Mayor wants airport marketing consultant


Colorado Springs Mayor Steve Bach is putting out a call for an airport marketing expert.

The expert ought to be familiar with strategies on marketing a regional airport in the shadow of an international airport, like Denver.

City officials announced Friday that Colorado Springs airport aviation director Mark Earle was stepping down. Earle, city officials said,  would stay on as an adviser while the city searches for a new director. Meanwhile, Bach wants a marketing consultant.

“The City has issued an RFP (request for proposal) for a marketing consultant expert in mid-sized, regional airports in proximity to major hubs, such as DIA,” he said. “Separately, I’ll be convening a promotions brainstorming session with local airport stakeholders, including airline station managers, CVB (Convention and Visitors Bureau), the Pikes Peak Lodging Association and others to talk about ideas we could quickly implement.”

Earle could not be reached Friday for comment. His base annual salary as the aviation director was $165,899. He will continue at this base salary rate as the senior adviser – airport and aviation affairs, city officials said.

Assistant Aviation Director Dan Gallagher will assume the role of interim director while the City conducts a national search for a new director.  Gallagher’s base annual salary as the assistant aviation director was $110,819. His base salary rate as the interim aviation director will be $132,719, which is the minimum pay rate for the aviation director position, city officials said.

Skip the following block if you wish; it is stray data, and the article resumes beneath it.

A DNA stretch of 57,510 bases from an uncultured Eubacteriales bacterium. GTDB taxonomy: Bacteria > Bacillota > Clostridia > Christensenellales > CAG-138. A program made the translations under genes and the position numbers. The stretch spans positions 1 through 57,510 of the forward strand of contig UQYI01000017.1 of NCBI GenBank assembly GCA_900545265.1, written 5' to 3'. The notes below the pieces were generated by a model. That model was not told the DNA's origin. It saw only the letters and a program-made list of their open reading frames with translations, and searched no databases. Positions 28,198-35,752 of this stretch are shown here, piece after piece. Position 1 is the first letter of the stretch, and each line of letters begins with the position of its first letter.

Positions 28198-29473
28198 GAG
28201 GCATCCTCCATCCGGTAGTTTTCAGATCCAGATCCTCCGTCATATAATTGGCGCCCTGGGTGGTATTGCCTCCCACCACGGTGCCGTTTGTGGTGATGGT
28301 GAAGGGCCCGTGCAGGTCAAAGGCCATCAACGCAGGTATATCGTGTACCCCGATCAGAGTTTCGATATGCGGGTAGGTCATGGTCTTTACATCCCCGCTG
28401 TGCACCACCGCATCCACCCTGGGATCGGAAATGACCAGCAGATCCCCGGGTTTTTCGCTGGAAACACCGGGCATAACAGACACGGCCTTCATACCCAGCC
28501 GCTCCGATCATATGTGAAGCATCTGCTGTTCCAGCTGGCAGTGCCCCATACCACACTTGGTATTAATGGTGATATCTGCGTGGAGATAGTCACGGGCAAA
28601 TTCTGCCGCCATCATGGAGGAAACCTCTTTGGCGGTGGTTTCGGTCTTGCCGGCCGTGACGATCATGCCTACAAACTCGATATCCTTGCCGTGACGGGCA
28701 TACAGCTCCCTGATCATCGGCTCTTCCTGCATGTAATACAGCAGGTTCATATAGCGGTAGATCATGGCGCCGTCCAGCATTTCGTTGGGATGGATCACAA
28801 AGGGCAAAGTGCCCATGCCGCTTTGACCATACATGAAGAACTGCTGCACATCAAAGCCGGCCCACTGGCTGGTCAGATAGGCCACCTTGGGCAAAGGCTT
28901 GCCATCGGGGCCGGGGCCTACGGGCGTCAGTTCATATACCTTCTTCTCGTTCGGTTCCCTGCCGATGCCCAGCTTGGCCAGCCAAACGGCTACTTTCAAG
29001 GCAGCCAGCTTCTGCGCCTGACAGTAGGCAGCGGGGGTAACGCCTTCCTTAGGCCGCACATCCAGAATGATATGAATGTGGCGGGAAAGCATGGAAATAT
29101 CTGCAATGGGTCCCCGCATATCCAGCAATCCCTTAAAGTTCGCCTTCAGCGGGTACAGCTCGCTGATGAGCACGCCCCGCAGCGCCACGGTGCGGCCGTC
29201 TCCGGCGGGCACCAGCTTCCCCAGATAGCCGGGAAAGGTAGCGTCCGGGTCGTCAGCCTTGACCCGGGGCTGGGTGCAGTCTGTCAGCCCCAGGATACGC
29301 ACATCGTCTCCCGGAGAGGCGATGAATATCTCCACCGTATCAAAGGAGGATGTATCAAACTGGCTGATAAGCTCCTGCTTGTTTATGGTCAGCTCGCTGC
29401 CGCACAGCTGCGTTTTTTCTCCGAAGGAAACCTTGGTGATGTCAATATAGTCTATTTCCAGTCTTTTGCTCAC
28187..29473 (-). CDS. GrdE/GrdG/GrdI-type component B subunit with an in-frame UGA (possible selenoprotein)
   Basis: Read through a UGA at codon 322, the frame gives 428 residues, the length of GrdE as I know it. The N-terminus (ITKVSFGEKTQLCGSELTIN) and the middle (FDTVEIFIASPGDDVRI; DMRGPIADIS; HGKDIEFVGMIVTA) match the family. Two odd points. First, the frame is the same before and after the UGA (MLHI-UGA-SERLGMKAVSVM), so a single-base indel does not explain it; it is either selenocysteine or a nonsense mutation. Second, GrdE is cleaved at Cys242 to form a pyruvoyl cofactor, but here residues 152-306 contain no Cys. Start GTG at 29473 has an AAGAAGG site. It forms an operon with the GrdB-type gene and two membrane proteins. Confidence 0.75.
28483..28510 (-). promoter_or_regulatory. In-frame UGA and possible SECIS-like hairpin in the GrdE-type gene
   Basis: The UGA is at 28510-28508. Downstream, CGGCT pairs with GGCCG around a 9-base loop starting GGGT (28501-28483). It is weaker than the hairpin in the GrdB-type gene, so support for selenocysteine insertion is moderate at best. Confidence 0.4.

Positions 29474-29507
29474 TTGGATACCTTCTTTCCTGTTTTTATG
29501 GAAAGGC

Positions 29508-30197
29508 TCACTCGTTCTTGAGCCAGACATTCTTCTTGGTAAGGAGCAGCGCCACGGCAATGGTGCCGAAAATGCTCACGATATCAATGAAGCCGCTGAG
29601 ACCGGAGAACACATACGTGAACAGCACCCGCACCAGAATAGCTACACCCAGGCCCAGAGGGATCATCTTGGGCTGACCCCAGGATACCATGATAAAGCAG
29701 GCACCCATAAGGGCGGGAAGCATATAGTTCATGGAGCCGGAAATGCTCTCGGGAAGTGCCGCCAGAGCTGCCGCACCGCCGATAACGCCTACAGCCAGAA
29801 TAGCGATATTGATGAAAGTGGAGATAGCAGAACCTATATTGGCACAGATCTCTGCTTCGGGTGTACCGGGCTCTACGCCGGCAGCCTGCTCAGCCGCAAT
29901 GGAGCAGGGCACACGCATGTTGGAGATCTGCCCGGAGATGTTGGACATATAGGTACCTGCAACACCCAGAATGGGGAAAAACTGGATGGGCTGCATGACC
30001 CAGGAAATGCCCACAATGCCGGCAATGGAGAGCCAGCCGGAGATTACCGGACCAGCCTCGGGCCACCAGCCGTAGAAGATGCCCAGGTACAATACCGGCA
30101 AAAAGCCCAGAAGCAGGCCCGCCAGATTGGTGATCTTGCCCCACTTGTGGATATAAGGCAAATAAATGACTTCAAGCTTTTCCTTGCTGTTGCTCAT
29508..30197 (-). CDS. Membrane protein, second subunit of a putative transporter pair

Gallagher has been with the Colorado Springs Airport since September 2010.

Colorado Springs Airport enplanements have been on a downward trend since 2007, according to the most recent report by the Southern Colorado Economic Forum. In 2011, enplanements in December were 820,573. In December 2012, enplanements dropped to 809,097. In December 2007, enplanements crested 90,000 but have been declining since then.

Then, the airport took a loss when in February, Frontier Airlines announced that was ending its five-year presence in the Springs. The airline, which had cut its service from the Springs to Denver effective March 2, also  ended its remaining nonstop flights, including those to Phoenix and Los Angeles. Frontier flights represented about 19 percent of the airport’s traffic.

Frontier has a hub in Denver and since 2008 had been maintaining a healthy schedule of flights from Colorado Springs to Denver and back to get passengers to connecting flights. Earlier this year, Frontier was told by its holding company, Republic Airways, that it no longer could fly the smaller Embraer aircraft between Colorado Springs and Denver.





  1. I Fly COS

    One group of airport stakeholders I don’t see mentioned is customers; unless, they are included in “others” as merely an afterthought instead of the most important part of the business. For without us, there is no COS. While the city seeks yet another expert, this one to analyze how best to position and market our airport for expansion, I encourage Mayor Bach to seek out and include the airport’s most frequent customer, the local business traveler, in these discussions. What we want is trumped by what we need: To be safely transported to our clients and job sites in a timely manner via the most direct routes by a carrier who provides quality customer service. In order to meet this need, service at COS must be expanded.

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